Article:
• has pretty much stayed the same.

  • Up until now, COVID was not a threat to the continent, since it severed its link to the

  • world before the virus became widespread.

  • Antarctica is currently the only COVID-free continent, and it's crucial it stays that

  • way.

  • In the cramped facilities of the various bases, social distancing is impossible, one case

  • can turn into a major outbreak very quickly, and there's really no ability for the intensive

  • care that severe cases require.

  • If the virus took hold in the Antarctic population, a winter season, with limited possibility

  • for evacuation, could become very difficult or impossible.

  • Therefore, all staff is now intensely tested and quarantined for at least two weeks before

  • flying to the continent, and the stations are implementing policies such as mask-wearing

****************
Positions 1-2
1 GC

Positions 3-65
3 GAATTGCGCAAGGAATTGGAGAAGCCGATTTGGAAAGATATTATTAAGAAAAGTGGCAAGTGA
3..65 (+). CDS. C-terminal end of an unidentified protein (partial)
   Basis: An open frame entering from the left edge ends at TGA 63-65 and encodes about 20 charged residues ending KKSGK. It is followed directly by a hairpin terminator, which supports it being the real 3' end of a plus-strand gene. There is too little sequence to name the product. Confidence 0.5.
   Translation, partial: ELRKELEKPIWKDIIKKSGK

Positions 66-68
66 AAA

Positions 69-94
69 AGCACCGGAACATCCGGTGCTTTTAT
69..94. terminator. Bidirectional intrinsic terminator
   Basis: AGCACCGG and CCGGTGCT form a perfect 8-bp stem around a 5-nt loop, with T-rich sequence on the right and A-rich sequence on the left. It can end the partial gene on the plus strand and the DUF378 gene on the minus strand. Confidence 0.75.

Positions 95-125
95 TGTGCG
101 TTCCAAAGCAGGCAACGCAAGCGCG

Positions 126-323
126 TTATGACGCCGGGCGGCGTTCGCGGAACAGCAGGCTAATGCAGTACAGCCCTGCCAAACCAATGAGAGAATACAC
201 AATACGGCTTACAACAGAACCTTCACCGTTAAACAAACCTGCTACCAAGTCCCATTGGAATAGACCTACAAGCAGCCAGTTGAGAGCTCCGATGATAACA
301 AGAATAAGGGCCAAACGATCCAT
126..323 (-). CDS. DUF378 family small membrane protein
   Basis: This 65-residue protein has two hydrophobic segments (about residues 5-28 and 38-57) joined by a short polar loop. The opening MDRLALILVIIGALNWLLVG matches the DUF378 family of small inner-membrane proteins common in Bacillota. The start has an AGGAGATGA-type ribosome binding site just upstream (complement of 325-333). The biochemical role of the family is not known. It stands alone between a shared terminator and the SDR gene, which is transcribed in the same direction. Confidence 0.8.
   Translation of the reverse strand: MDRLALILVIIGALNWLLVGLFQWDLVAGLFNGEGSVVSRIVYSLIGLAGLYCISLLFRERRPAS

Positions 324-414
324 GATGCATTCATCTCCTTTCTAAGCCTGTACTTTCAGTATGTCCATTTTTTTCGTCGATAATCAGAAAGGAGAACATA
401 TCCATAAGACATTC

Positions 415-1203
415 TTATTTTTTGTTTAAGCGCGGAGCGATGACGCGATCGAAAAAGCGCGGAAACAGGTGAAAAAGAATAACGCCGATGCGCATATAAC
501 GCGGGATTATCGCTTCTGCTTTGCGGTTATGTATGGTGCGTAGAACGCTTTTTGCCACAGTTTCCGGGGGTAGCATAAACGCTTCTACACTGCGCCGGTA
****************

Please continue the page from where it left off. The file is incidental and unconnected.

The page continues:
• for the first time as an extra-precaution.

  • Also, this season's activities have been scaled back to essentially the bare minimum

  • required to keep the science going, such as crucial maintenance and resupply, and so almost

  • all construction projects have been cancelled.

  • That means that McMurdo station, for example, will have a peak-population of just 450—compared

  • to 1,250 normally.

  • It's tough to understate how tough it is to live year-round at the South Pole, and

  • COVID is making it even more challenging.

  • Life at the bottom of the world is certainly an adventure, but it's one that requires

  • spending the vast majority of the year indoors, in a single building, with a small number

  • of people.

  • It is undoubtably a sacrifice.

  • Most of those living and working there don't do so because it's fun, because, for the

  • most part, it's not, but rather, they do so because they believe so deeply and fundamentally

  • that the science, even in the face of extreme adversity, is worth it.

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B1 US pole station south pole south antarctic facility

How Living at the South Pole Works

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    joey joey posted on 2021/06/11